Los Angeles Dodgers

On November 22, 2006, Pierre signed a $44 million contract with the Los Angeles Dodgers[6].

Pierre (right) with Dodgers teammates Andre Ethier and Andruw Jones in 2008.

In 2007, Pierre led the majors in bunt hits (19). He also led the NL in games played (162) for the 5th straight year, and singles (164) for the second straight year, led the league in sacrifice hits (20), and had the lowest strikeout percentage in the NL (5.5%),[7]. He was 2nd in the NL in stolen bases (64), 3rd in at bats (668) and plate appearances (729), 4th in hits (196), and 9th in triples (8).

Going into 2008, the Dodgers signed Andruw Jones to a two-year contract to play center field. Because of this, Pierre shifted to left field. After a trip to the DL in July, Pierre was moved into a platoon in center field with the struggling Jones. When the Dodgers traded for Manny Ramirez, Pierre moved to the bench and saw limited action, primarily as a pinch runner the rest of the season.

Manager Joe Torre said of Pierre on MLB.com. "I've delivered bad news to him two years in a row -- first with Andruw Jones, then when Manny came on board. He's more understanding about being a backup. He's been a pro through this whole thing."

After nearly 2 years without hitting a home run, Pierre hit a ball into the right field seats at PNC Park in Pittsburgh on September 15, 2008. It was Pierre's first traditional fly ball home run since August 28, 2006, also in Pittsburgh.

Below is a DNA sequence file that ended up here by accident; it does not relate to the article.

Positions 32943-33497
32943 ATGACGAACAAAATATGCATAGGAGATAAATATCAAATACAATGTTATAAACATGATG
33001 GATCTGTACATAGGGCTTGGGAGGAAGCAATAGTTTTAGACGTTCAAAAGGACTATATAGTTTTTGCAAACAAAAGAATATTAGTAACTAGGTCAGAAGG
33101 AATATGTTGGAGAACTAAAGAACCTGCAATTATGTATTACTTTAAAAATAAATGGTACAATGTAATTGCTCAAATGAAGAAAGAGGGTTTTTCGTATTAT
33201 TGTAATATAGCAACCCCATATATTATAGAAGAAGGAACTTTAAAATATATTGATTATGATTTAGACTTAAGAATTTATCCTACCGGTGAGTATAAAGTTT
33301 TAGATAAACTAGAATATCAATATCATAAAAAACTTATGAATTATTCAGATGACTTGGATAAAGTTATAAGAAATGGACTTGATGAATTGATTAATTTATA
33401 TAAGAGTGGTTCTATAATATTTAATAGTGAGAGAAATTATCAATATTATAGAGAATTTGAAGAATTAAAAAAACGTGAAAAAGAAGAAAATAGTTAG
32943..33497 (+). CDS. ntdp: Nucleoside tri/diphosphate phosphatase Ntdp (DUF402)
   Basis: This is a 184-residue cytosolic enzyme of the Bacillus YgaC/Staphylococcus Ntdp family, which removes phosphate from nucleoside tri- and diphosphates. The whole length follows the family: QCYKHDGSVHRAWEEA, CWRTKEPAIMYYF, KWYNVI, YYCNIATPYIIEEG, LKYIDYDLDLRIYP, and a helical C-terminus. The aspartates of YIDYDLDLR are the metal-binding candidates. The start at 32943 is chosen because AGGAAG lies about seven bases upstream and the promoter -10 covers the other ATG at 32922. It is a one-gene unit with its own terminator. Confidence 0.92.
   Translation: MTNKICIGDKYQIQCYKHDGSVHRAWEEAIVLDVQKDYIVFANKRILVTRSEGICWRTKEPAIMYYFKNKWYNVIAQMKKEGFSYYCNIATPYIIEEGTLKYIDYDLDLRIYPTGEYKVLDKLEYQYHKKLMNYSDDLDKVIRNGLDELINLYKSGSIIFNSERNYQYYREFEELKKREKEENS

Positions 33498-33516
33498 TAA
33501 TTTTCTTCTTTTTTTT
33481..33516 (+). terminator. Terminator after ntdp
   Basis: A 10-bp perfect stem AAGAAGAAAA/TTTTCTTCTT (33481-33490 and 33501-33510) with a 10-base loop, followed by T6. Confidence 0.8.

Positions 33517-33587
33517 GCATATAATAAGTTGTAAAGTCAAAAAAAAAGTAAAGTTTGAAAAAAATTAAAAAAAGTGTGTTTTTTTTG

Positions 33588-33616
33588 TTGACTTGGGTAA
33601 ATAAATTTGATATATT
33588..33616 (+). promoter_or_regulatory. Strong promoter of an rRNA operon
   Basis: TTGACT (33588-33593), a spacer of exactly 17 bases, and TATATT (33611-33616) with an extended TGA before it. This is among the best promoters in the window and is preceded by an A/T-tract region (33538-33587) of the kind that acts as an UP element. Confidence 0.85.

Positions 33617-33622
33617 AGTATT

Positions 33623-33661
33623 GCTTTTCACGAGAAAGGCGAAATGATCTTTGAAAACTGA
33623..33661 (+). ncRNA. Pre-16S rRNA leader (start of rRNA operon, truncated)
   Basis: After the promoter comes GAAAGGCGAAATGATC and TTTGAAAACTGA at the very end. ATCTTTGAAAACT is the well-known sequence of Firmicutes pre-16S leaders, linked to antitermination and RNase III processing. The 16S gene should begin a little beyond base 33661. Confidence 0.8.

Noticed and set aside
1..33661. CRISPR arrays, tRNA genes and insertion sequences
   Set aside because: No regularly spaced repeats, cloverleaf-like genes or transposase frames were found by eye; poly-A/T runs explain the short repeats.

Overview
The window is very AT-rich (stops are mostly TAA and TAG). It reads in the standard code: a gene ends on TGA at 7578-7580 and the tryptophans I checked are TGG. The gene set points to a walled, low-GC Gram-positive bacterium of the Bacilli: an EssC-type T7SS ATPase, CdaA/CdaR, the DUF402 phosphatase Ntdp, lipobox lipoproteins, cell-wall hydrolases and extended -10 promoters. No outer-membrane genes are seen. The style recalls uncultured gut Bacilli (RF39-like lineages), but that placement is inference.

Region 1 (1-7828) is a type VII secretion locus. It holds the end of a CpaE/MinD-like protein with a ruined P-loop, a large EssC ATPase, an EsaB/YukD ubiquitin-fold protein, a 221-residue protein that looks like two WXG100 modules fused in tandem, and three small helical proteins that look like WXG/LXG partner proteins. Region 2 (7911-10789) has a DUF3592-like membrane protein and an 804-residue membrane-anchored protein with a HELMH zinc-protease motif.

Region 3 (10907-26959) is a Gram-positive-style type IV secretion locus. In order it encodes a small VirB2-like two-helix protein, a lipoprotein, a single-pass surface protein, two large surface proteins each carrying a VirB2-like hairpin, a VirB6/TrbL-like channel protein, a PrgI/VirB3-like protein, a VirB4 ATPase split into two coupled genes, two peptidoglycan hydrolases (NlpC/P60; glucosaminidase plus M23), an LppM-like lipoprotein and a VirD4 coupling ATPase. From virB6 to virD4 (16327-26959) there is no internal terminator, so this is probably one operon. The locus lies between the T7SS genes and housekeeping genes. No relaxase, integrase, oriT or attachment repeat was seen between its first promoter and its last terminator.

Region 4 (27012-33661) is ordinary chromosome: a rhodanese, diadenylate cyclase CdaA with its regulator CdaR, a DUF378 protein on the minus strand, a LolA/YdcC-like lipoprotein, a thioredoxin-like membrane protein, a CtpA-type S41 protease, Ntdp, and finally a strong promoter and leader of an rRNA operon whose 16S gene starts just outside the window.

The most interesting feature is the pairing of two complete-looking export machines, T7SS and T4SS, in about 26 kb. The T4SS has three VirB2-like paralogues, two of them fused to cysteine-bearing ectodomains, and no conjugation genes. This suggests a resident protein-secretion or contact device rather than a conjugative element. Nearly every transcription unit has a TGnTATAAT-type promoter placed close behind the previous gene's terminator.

Prior to the 2009 season started, the Dodgers gave Pierre and his agent permission to talk to other teams in hopes of working out a trade, since Ramirez's re-signing with the Dodgers pushed Pierre to the backup role in left field.

When Manny Ramirez received a 50 game suspension, Pierre once more became the Dodgers' regular left fielder. During Ramirez's suspension, Pierre delivered a stellar performance that drew praise from fans and critics alike. However, once Ramirez returned, he resumed his previous role of a backup player. In recognition of his hard work, Dodgers fans gave him a standing ovation on July 16, the same game where Ramirez had his first home game since returning from suspension. [8]

Chicago White Sox

On December 15, 2009, Pierre was traded to the Chicago White Sox for two minor league pitching prospects to be named.[9] The Dodgers will reportedly pay $10.5 million of the remaining $18.5 million owed in salary to Pierre for the 2010 and 2011 seasons.[10]

Anyone who doesn't feel bad for the fans of the Dodgers and White Sox for spending 10.5 million and 8 million dollars (respectively) on Juan Pierre over the next two years is obviously heartless.

Accomplishments

Pierre leading off second as Braves reliever Blaine Boyer checks the runner in April 2008.

An association which clearly consists of Juan Pierre's immediate family.

Seriously,

  • Pierre was the only player in baseball to play every inning of all his team's games in 2004, and was only the third player to do it since 1971.
  • On May 9, 2006, Pierre robbed the San Francisco Giants' Barry Bonds of a career 714th home run, which would have tied Bonds with Babe Ruth for second on the all-time list, by catching the ball as it topped the fence.

Does every player who ever robbed Bonds of a homer have said catch listed as a career highlight? Because if not, I'm going to have to wonder if Juan Pierre wrote this.